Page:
Richard Durbin
The last two decades have seen an exponential growth in the quantity of DNA sequencing data, at a rate more than twice as fast as Moore’s law for growth in computing power.  Individual sequences at one position in the genome are related by descent from a common ancestor in a tree, but this genealogy is made much more complex across the whole genome by recombination, which means that you inherit different sections of your genome from different recent ancestors.  A clean mathematical model exists for the full genealogy but it is too complex to use for inference with data sets available today.  I will discuss various algorithmic and representational innovations introduced to model and exploit genetic relatedness in analysing ever larger amounts of genome data, illustrating them with our work on the Haplotype Reference Consortium, which has assembled over 65,000 whole genome sequences with data at nearly 40 million variable sites.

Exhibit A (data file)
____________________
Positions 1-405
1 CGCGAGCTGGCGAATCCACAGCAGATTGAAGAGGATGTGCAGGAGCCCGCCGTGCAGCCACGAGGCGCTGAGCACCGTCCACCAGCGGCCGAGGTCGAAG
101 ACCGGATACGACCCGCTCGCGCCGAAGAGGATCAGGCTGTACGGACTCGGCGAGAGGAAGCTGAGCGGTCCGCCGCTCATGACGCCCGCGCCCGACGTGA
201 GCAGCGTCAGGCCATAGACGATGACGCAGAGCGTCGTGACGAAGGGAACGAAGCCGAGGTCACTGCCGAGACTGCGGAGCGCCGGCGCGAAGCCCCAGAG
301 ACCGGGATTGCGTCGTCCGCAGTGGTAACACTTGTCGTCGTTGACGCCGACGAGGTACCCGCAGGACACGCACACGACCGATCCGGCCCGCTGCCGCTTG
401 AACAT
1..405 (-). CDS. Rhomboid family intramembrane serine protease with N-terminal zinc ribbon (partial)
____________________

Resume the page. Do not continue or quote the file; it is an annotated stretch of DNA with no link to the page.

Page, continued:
Emergence, dynamics, and behaviour
John Hopfield
How do the principles of psychology relate to the activities of 1011 nerve cells in the human brain? Large physical systems generally have emergent collective behaviours. Real computers—the brain included—compute by following a change of computer ‘state’ with time. When that change of state can be described by collective variables, robust dynamics emerge whose mathematical description can be entirely unlike that of the underlying microscopic variables. We illustrate the useful emergent computational dynamics of two elementary neural networks. The first deals with the problem of variable cadence when recognizing dynamical sensory patterns spread over time. The second achieves goal-directed behaviour when multiple candidate goals are simultaneously present.
Neural substrates of decision-making in rats
Carlos Brody